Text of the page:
Glen D. Huey
Glen was introduced to woodworking at a very early age when his father became a homebuilder in Cincinnati, Ohio. By the age of 12, his father began building reproduction furniture as a hobby. From then on, Glen’s career path was set.
After completing high school, he worked on his father’s job sites during his summers, doing all stages of work in home construction. He would go on to attend the University of Cincinnati. Glen culminated his studies with degrees in finance and accounting. After graduation, he decided to open his own homebuilding business, bringing his semi-retired father back to work. He began building stairs, fireplace walls, paneling and built-in units. Sometime after, a decision was made to begin a new career building reproduction furniture. This brought him back full-circle to the path and place where Glen knew he was meant to be.
In 1997, Popular Woodworking, (also located in Cincinnati), approached Glen to write an article on finishing tiger maple. He began having articles published on pieces built for customers. Along with the articles, Glen authored four project-based woodworking books and one book about carpentry. By the end of 2005, Glen had joined the magazine staff full-time and eventually became the senior editor.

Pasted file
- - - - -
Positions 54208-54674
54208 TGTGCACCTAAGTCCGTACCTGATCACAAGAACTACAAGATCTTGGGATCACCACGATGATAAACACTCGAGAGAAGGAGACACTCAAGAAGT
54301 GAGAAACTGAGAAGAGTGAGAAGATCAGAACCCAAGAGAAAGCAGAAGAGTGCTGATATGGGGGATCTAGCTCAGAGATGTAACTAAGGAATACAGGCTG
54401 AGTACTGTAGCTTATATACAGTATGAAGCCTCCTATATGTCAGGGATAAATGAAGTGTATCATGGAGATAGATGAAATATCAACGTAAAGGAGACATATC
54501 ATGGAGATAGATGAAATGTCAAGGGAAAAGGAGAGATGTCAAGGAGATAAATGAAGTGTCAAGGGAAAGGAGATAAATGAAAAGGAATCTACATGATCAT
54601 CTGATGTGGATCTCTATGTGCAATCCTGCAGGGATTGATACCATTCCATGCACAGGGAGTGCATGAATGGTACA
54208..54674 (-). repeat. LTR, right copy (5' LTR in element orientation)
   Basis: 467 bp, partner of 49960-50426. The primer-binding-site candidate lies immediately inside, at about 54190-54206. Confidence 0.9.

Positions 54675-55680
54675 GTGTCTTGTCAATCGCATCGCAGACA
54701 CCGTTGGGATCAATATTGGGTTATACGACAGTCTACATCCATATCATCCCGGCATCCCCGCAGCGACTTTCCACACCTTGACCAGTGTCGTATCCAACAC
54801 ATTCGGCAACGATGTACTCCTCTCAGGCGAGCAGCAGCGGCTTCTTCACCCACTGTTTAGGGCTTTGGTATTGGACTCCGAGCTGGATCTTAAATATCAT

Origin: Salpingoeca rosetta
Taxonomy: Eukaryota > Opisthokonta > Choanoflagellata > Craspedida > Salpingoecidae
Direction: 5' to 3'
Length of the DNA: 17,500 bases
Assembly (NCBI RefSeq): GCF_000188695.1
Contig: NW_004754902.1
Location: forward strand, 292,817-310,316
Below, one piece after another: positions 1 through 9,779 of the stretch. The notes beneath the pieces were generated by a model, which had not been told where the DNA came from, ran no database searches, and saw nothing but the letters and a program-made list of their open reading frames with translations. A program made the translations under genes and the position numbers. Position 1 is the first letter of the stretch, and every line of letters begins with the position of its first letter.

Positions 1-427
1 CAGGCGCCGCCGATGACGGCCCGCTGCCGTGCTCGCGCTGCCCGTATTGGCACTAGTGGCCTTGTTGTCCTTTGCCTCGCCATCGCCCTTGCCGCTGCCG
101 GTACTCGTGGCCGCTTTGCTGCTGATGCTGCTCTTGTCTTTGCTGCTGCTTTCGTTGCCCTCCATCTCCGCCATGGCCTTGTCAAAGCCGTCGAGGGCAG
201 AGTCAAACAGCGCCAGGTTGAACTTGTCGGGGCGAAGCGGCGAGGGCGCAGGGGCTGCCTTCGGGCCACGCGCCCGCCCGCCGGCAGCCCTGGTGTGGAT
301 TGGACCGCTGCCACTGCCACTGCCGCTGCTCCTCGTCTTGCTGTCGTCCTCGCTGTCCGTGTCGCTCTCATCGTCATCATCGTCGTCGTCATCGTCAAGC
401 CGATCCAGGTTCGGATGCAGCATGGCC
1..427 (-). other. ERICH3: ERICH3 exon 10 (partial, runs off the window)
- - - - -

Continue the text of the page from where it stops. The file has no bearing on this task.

Charles (Chuck) Bender
Chuck began woodworking at the age of 12 in his parents’ basement making pieces of furniture for friends and family. Throughout his high school years he was mentored by Werner Duerr at the Center for the Arts and Technology in Chester County, PA. Werner taught his students to blend hand tool use with power tool use which is a philosophy that Chuck still teaches today.
After graduation from high school, Chuck began working for other cabinet makers in order to hone his skills. He would spend the next ten years working with Irion Company Furniture Makers. There, he managed to work his way to heading up their chair and casework production. In 1991, Chuck decided to branch off on his own. He has been building a reputation for making as high quality 18th Century furniture as there is in the country. His pieces can be seen in museums, private collections, and have been shown at woodworking and craft shows all around country.
In 2007, the title of “woodworking mentor” was added to his repertoire when he started the Acanthus Workshop in Pottstown, PA. He has received a number of awards throughout his career and has been featured in local and national magazines, newspapers and even has participated on the nationally syndicated PBS show: Rough Cut Woodworking with Tommy MacDonald. He also began sharing his knowledge by writing for Popular Woodworking Magazine. He would join the editorial team in 2013 as senior editor.
New ideas and items are always coming to the Micro Fence System. Keep up with all of our products by visiting us on our website Microfence.com. You'll find all our latest products on the "What's New" page as well as new developments and sale announcements. Click Here to go to the "What's New" page.